Arnold Kling writes A Few More Thoughts on the Foreclosure Scandal and argues that borrowers have no moral claim to request to see the note:
The “foreclosure scandal,” as I understand it, is that with securitization, the actual noteholder has changed in ways that may not have been recorded properly at the county records office. However, the identity of the noteholder is well defined in the trading systems used by mortgage securities traders.
Morally (as opposed to legally), the borrower is not really a party to this controversy. That is, the borrower did not abide by the terms of the note. The borrower has no moral claim to anything at this point.
The potential dispute is over whether the party demanding foreclosure is the rightful noteholder or not. That dispute should morally (again, not necessarily legally) be resolved among the parties that might claim ownership of the note. In theory, those parties could be getting all worked up over the documents, signatures, and so on being used in the foreclosure process. In practice, those parties are not disputing one another. The process that the industry uses for identifying ownership interests in the mortgages seems to be working, as far as the relevant parties are concerned.
However, the %&*#^ lawyers for the borrower come in and claim standing to challenge the foreclosure on the grounds that the foreclosure notice was sent by someone who has not properly documented that he is the noteholder. Legally, they may have standing to do this. Morally, they do not.
The sensible policy would be for the government to step in and legislate that borrowers have no standing to sue unless they are claiming to have complied with the terms of the note.
I think this is wrong. Let’s use a quick example. Say I lend you $8, and you have to pay me back $10 tomorrow. When tomorrow comes, I say you owe me $12. Do you have a moral claim to dispute this? Of course you do. You especially have a moral claim to dispute this if I sold your mortgage to a different person who shows up wanting $12, and you really especially have a moral claim to dispute this if I say that you owe me $12 because of a special late collection fee that I’m claiming that you didn’t realize you signed up for. The only proper way to dispute this is to consult the document we both signed that lays out the terms of the debt, which in a mortgage is called the “note”, and that’s the idea behind the campaign “Where’s the Note?”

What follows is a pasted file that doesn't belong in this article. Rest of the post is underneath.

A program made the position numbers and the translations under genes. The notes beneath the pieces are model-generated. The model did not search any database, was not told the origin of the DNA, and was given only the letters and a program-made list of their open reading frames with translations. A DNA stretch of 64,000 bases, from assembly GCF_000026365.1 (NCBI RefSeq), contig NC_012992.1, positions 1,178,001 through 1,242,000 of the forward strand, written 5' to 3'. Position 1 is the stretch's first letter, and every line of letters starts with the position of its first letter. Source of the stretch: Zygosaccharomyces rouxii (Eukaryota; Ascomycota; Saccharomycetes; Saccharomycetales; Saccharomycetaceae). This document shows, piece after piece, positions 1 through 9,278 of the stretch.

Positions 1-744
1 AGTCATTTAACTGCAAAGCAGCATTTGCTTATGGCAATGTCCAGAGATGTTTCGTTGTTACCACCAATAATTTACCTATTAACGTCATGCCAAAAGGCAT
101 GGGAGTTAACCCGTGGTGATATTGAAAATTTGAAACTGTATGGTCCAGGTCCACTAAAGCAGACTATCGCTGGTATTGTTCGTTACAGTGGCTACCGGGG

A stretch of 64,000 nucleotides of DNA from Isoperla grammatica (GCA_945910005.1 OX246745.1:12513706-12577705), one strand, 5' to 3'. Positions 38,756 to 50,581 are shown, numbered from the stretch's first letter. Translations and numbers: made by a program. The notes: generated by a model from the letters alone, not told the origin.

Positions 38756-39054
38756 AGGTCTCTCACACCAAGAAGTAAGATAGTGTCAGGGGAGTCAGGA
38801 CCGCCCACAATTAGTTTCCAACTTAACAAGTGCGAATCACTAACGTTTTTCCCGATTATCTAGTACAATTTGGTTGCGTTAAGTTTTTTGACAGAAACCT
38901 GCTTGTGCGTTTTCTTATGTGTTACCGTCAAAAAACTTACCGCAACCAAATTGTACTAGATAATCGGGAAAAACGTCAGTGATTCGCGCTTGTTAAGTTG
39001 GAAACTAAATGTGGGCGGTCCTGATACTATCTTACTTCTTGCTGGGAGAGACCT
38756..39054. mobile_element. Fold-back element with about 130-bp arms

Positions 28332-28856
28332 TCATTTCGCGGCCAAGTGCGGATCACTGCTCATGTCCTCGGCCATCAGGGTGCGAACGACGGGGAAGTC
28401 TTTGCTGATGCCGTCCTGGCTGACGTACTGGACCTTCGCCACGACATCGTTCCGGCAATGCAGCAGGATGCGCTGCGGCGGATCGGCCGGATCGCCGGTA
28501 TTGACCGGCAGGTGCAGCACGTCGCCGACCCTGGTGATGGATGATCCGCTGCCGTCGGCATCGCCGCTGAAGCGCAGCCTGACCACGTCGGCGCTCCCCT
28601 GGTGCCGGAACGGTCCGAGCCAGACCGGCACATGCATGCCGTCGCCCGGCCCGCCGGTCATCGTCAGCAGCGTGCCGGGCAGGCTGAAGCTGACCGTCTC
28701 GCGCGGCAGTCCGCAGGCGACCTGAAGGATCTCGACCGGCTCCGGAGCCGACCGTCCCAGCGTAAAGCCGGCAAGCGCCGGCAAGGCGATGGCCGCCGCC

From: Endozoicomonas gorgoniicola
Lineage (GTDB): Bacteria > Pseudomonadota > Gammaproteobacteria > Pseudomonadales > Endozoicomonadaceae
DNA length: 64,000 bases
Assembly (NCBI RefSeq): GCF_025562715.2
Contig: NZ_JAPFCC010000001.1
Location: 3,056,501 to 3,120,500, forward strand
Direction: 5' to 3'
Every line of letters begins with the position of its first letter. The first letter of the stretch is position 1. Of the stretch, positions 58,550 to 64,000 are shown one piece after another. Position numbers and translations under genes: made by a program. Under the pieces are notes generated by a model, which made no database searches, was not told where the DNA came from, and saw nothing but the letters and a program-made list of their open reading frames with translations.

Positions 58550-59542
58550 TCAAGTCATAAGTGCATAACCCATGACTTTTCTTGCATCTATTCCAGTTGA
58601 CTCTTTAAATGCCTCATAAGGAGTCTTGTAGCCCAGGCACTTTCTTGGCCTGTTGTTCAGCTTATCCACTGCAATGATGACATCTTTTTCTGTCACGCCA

The note is the IOU and it has the conditions for fees and the penalties of late payments. Like a lot of our new financial market mortgage system, it works fine when things are going well. Servicers have a scale business walking payments from one end of the office to the other end of the office. When things break down, which they do in delinquency, is when they have problems. And servicers have a huge incentive to juice fees and other extra payments, and there’s well-documented evidence that extra fees are tacked on to mortgages that have fallen behind, fees that aren’t following the terms of the note. What’s a rational person to do because consult the actual terms of the debt?
Remember people who are being foreclosed on are dealing with a financial system that has spent the last 30 years ‘innovating’ “universal default”, the special ordering of overdraft debits to maximize fees, etc. A financial system that realized how profitable it is to squeeze fees and see if customers catch or contest them. Rather than just assuming what is in the system of the servicers is correct, homeowners have a responsibility to themselves to make sure that it goes with the terms of the note.
Why? Because the difference between a few late fees could mean the difference between being above water or below water, between qualifying or not qualifying for a short sale. Between an outcome that works better for them and an outcome that works better for people on the other side. This makes a big difference for people going through financial distress and who will be trying to build their lives on the other side. There’s nothing immoral about doing simple things to watch your own balance sheet. I mean, I’m not even asking ordinary people to be 10% as ruthless and cutthroat as the financial industry has become towards ordinary people.